If you have visited the Waterfront on any given week, there’s a good chance you will at some point have seen a large red and green vessel docked in Orwell Quay; offloading its timber to Anglo Norden.
The M.V. Suntis is the vessel that is used to bring Anglo Norden their goods: this vessel has now brought more than one million m3 of timber into Ipswich. In order for this vessel to make its journey, there is a significant amount of planning put in place, utilising information from many sources; including from the Office for National Statistics (ONS). The vessel can only enter the port on high tide, so this limits the time for Anglo Norden as it cannot be locked in or out of the port. The water level needs to be the same inside the dock as outside, otherwise the vessel cannot dock. When the water level for the boat is correct, the lock master will then open the gates for the vessel to enter the port and complete its journey.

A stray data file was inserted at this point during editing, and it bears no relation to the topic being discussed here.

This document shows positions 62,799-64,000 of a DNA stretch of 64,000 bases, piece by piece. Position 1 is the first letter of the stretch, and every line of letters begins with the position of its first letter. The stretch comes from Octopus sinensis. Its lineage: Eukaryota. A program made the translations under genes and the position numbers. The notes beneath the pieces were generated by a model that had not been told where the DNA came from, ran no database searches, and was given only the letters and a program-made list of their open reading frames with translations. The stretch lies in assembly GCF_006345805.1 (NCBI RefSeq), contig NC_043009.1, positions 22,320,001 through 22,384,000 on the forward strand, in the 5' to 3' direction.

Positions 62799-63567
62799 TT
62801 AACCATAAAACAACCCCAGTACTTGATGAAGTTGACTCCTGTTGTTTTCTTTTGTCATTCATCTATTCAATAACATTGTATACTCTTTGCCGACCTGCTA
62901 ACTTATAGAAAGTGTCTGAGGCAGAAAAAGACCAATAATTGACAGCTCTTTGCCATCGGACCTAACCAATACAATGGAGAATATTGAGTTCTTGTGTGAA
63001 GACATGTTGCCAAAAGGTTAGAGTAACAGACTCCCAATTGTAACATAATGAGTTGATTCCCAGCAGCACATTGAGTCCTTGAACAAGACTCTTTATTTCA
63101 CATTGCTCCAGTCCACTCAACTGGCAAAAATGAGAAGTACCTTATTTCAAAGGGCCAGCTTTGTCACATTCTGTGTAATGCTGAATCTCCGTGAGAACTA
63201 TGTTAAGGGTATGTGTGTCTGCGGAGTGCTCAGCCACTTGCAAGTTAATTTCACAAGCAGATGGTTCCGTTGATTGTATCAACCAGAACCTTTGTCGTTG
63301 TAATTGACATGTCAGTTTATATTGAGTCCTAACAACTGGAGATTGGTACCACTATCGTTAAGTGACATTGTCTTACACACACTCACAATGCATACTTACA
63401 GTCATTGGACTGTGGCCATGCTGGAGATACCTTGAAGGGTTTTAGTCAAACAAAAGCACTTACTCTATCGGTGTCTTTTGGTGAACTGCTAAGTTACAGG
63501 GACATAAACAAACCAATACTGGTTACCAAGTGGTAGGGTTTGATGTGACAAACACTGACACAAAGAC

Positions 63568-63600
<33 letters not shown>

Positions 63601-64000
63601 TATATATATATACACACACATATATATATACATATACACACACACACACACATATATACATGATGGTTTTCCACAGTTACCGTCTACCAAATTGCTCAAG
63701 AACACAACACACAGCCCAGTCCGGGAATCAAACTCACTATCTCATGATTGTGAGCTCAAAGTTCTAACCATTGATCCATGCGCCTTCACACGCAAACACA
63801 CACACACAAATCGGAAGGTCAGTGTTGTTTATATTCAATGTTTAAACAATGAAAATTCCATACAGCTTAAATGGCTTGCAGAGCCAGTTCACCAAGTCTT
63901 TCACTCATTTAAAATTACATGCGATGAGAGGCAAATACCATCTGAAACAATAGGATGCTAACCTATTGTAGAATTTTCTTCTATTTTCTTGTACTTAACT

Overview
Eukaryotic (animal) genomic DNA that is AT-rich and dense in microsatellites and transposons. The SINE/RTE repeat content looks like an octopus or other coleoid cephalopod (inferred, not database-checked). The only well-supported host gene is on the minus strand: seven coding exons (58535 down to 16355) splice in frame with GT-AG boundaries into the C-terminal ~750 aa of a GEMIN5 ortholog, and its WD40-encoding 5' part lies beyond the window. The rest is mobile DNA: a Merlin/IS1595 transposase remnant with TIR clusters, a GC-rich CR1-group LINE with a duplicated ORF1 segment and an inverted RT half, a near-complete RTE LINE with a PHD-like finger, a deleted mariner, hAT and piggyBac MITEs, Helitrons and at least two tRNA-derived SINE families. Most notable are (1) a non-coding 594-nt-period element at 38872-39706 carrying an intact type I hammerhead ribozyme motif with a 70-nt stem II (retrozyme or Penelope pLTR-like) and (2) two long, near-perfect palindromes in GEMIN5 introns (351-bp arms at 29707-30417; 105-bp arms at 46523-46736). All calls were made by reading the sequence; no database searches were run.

M.V. Suntis can make up to three trips in a month, providing they do not pick up a return cargo from the Baltics. When it does arrive into the docks, generally first thing in the morning, discharge happens quickly. Normally it takes Anglo Norden two cranes and 14 people to offload the cargo: this process is done with extreme care and limited noise, the business is always careful of its proximity to the local residents. If – for some reason – they cannot offload their cargo in one day, this will then roll into a second day with less people. Anglo Norden do their very best to discharge efficiently, quietly and with the least amount of disruption to local residents.
As the vessel arrives into the docks, you will notice it being helped in by a river pilot: highly experienced ship handlers, possessing detailed knowledge of the waterway; whether this is weather conditions, tide, depth of water or other mitigating factors. A river pilot is utilised to help guide the vessel into the dock, as well as to ensure the safety of the boat and others around it.
Once the cargo is transported into the warehouse it will then be stored there until it is sold. When sold the cargo is then distributed around the UK using a network of haulages.